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GOP consultant linked to Jeremiah Wright proposal is tight with top Romney aide

Mitt Romney has disavowed a plan by an outside PAC to spend $10 million on an anti-Obama campaign focused on the president’s controversial former pastor,

Mitt Romney has disavowed a plan by an outside PAC to spend $10 million on an anti-Obama campaign focused on the president’s controversial former pastor, Jeremiah Wright. But a prominent Republican consultant said to be involved in the effort has worked closely in the past with a top Romney campaign aide.

According to the proposal, revealed by the New York Times today, the plan to tie Obama to Wright has been discussed “in highly confidential terms” with a list of several conservative operatives. “All are ready to jump into action upon plan approval,” the proposal says.

One person listed as a potential team member is Whit Ayres, who would be responsible for generating “earned media” – that is, news coverage – for the campaign. Ayres runs North Star Opinion Research, a public opinion research firm whose heavyweight list of corporate clients has included outfits like PhRMA, the U.S. Chamber of Commerce, and AT&T.

He also appears to be tight with Ed Gillespie, a senior adviser to Romney’s campaign. In 2009, Ayres and Gillespie – a former RNC chair, Bush White House official, and Washington lobbyist – together co-founded the conservative advocacy group Resurgent Republic, and, according to the group's website, served together on its board until last month, when Gillespie left to sign on with the Romney camp. The two men have also teamed up on op-ed pieces and media appearances.

Despite the past ties between Ayres and Gillespie, there's no evidence whatsoever that Gillespie or the Romney campaign had any knowledge of the Super PAC's plan -- indeed, such co-ordination would be illegal, a point Gillespie himself made today to The Daily Beast. But if nothing else, the history between the two men underlines that those behind the Wright plan are far from fringe players in Republican circles.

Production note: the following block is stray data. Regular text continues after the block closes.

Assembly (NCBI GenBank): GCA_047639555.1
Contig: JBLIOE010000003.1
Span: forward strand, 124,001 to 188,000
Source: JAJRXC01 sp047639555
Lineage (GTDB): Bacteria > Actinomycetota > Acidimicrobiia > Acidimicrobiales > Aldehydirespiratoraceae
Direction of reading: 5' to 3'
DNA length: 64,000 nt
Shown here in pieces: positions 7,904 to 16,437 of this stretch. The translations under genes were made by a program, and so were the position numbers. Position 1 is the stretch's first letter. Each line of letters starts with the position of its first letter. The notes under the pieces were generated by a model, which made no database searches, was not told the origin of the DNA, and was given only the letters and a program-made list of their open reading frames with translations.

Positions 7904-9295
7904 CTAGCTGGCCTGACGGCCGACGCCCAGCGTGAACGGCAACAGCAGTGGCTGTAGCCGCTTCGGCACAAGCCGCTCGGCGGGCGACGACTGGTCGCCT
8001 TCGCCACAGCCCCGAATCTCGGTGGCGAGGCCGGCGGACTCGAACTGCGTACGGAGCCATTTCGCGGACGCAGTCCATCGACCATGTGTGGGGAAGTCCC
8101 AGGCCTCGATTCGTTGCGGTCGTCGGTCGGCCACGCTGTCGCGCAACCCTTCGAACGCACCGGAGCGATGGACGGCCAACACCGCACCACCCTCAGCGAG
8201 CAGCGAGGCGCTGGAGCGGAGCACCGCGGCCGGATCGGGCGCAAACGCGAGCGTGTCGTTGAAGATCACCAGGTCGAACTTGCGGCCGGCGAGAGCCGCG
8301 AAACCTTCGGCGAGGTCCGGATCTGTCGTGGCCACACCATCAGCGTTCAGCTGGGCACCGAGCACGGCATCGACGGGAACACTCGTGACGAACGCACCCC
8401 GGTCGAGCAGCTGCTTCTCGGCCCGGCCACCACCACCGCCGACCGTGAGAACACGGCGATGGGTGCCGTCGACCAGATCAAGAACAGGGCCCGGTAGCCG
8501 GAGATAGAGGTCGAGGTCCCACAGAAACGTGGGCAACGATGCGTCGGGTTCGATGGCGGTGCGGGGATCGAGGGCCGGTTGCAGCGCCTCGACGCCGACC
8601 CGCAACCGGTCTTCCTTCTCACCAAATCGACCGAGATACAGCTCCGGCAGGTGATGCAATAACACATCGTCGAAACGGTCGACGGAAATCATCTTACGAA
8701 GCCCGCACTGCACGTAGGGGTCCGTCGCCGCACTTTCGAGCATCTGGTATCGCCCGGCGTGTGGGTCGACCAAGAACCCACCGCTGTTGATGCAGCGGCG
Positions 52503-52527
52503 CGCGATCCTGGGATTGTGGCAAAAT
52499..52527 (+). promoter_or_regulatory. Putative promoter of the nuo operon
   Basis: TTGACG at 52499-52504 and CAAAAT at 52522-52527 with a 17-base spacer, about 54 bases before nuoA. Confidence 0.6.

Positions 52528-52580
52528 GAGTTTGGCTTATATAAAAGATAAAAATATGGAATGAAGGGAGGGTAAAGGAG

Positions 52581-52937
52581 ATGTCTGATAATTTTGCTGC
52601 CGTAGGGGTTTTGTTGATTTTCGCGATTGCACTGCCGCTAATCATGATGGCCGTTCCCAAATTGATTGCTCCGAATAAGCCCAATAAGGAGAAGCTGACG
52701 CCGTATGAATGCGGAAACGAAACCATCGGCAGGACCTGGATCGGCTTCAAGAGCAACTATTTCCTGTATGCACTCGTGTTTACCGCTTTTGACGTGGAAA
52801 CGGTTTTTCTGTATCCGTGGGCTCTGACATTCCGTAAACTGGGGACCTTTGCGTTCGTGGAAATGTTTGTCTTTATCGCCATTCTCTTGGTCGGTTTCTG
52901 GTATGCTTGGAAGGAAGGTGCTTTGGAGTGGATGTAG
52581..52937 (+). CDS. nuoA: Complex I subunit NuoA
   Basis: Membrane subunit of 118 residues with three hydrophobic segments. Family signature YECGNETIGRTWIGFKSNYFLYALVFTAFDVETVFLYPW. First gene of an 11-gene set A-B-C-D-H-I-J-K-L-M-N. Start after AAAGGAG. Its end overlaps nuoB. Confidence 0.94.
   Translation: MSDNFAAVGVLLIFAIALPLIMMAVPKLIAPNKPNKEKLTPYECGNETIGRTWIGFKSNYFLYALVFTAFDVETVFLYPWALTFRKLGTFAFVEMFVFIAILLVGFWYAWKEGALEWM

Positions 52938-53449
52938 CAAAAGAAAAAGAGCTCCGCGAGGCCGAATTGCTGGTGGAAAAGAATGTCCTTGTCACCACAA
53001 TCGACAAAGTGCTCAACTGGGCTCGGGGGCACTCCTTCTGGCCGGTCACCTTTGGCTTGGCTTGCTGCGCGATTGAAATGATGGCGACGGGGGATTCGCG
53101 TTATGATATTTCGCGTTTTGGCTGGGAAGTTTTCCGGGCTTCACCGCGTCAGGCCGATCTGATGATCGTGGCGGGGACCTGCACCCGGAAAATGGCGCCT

Ayres told Lean Forward Thursday that he wasn’t involved with developing the proposal, but referred further questions to Brian Nick, a spokesman for Strategic Perception, a political advertising firm whose logo appears on the proposal. Nick, who is also listed in the proposal as a potential team member, did not immediately respond to a request for comment.

Ayres in the past has sounded enthusiastic on the idea of pushing the Wright controversy. In 2008, several months after the Jeremiah Wright controversy first exploded, he continued to raise the issue at a time when it no longer dominated the airwaves.

"Jeremiah Wright is not going away," Ayres told CNN in May of that year, recounting focus group research his firm had conducted. "There are an awful lot of people, when you just ask, 'What do you think of when you think of Barack Obama?' who bring up Jeremiah Wright's name. They bring up the anti-Americanism. They wonder why it took him so long to separate himself from him. Jeremiah Wright is an albatross around Barack Obama's neck that he's going to have to carry all the way to the election."

Ayres added that white blue-collar voters “don't believe that Barack Obama has the same cultural outlook on the world and on America that they do. They know that, and they don't like it."

Earlier Thursday, Romney told a conservative website he doesn’t support the proposed campaign. “I repudiate the effort by that PAC to promote an ad strategy of the nature they’ve described,” he said.

And the billionaire backer of the PAC, Joe Ricketts, also has disavowed the idea, releasing a statement saying it "reflects an approach to politics that Mr. Ricketts rejects."